Over the next several years, Elizabeth became highly successful and began mingling with the free Black population of St. Louis. In 1850, she met James Keckly, a free African American man, and they developed a relationship. She refused to marry him until she and her son were free, and asked Hugh Garland for her freedom. First, Garland refused, but he later agreed to free her at the cost of 1200 dollars for her and her son. With this hope of independence, she then married James Keckly in 1852.
Over the next three years, she began slowly saving and raising the money to securing her freedom. Her efforts were repeatedly thwarted by the Garlands, and in the end, she had to appeal to a prominent, sympathetic St. Louis family (Le Bourgois). They came to her aid, giving her money which served as a loan to purchase her freedom. In this way, she finally achieved freedom for herself and her son in 1855. She remained in St. Louis and continued her work as a seamstress and became a successful dressmaker. By 1860, she had repaid the loans and separated from her husband because of his abuse of alcohol that, she noted, made him “a burden instead of helpmate”. With this new independence, she moved to Washington D.C. to work as a dressmaker and began making dresses for the elite of the nation’s capital including Varina Davis, wife of Mississippi Senator Jefferson Davis and Anna Custis Lee, the wife of Robert E. Lee. By 1861, she had established a reputation as a prominent dressmaker and caught the eye of the incoming first lady, Mary Lincoln.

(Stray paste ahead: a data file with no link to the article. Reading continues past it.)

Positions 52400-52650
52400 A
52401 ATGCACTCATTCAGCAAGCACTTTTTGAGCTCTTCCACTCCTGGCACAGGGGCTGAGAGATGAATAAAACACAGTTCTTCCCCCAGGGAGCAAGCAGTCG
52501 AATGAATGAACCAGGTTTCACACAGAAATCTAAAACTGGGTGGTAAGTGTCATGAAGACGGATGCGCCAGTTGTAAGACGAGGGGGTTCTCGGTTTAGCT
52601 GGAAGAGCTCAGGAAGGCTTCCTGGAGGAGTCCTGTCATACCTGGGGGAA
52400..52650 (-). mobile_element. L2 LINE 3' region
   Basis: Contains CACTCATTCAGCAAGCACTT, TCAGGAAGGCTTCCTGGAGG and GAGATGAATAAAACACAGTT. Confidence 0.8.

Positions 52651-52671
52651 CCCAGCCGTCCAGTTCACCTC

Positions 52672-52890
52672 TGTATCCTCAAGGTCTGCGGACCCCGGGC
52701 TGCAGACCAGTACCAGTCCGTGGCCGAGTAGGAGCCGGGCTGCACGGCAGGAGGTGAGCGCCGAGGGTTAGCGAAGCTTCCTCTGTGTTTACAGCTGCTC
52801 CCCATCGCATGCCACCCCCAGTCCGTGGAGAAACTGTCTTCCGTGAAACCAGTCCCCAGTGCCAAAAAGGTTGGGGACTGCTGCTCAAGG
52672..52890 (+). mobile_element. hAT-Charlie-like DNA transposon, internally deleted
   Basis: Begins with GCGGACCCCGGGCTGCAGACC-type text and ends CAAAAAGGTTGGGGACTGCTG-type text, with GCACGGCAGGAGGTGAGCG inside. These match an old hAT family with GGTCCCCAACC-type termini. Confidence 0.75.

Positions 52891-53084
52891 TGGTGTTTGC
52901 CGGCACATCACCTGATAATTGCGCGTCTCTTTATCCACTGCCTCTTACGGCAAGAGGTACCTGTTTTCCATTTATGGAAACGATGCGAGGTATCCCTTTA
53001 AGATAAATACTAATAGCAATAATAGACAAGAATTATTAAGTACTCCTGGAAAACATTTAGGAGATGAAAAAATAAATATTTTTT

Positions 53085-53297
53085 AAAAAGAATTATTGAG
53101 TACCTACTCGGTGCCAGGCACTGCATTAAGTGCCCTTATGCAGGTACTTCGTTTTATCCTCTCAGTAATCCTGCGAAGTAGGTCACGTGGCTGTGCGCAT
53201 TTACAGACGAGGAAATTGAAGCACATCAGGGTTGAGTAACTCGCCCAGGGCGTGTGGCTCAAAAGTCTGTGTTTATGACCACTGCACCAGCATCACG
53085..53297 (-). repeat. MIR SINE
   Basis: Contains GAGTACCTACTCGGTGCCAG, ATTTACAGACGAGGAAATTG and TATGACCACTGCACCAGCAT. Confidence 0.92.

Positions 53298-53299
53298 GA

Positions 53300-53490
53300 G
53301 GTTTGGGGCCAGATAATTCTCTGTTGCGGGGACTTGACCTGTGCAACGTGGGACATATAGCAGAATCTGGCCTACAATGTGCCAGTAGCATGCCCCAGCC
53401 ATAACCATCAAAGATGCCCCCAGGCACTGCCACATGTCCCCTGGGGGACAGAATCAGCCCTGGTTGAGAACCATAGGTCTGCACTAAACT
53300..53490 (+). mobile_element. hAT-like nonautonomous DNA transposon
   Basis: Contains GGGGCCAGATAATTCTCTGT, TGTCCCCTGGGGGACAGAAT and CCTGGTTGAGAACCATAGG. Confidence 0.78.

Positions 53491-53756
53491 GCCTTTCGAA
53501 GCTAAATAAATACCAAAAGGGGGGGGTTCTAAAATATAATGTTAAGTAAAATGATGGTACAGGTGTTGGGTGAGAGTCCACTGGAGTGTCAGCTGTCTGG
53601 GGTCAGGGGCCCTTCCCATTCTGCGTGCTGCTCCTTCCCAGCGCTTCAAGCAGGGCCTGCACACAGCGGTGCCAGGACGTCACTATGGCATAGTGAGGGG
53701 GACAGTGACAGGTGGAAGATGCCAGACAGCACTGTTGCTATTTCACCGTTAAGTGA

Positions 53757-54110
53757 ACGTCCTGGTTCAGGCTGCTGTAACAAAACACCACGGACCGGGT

On Inauguration Day, March 4, 1861, Mary Lincoln was growing desperate looking for a dress for an upcoming party. An acquaintance of Mary, Margaret Sumner McLean, recommended Elizabeth Keckly to her. Mary interviewed Elizabeth Keckly, became impressed with her work, and entrusted her to make the dress. On the day of the party, Elizabeth returned with the dress to an upset Mary who was concerned that she would be late for the reception. Elizabeth calmed her and convinced her to wear the dress. After putting it on, President Abraham Lincoln entered the room and, declared upon seeing her “You look charming in that dress. Mrs. Keckly has met with great success.”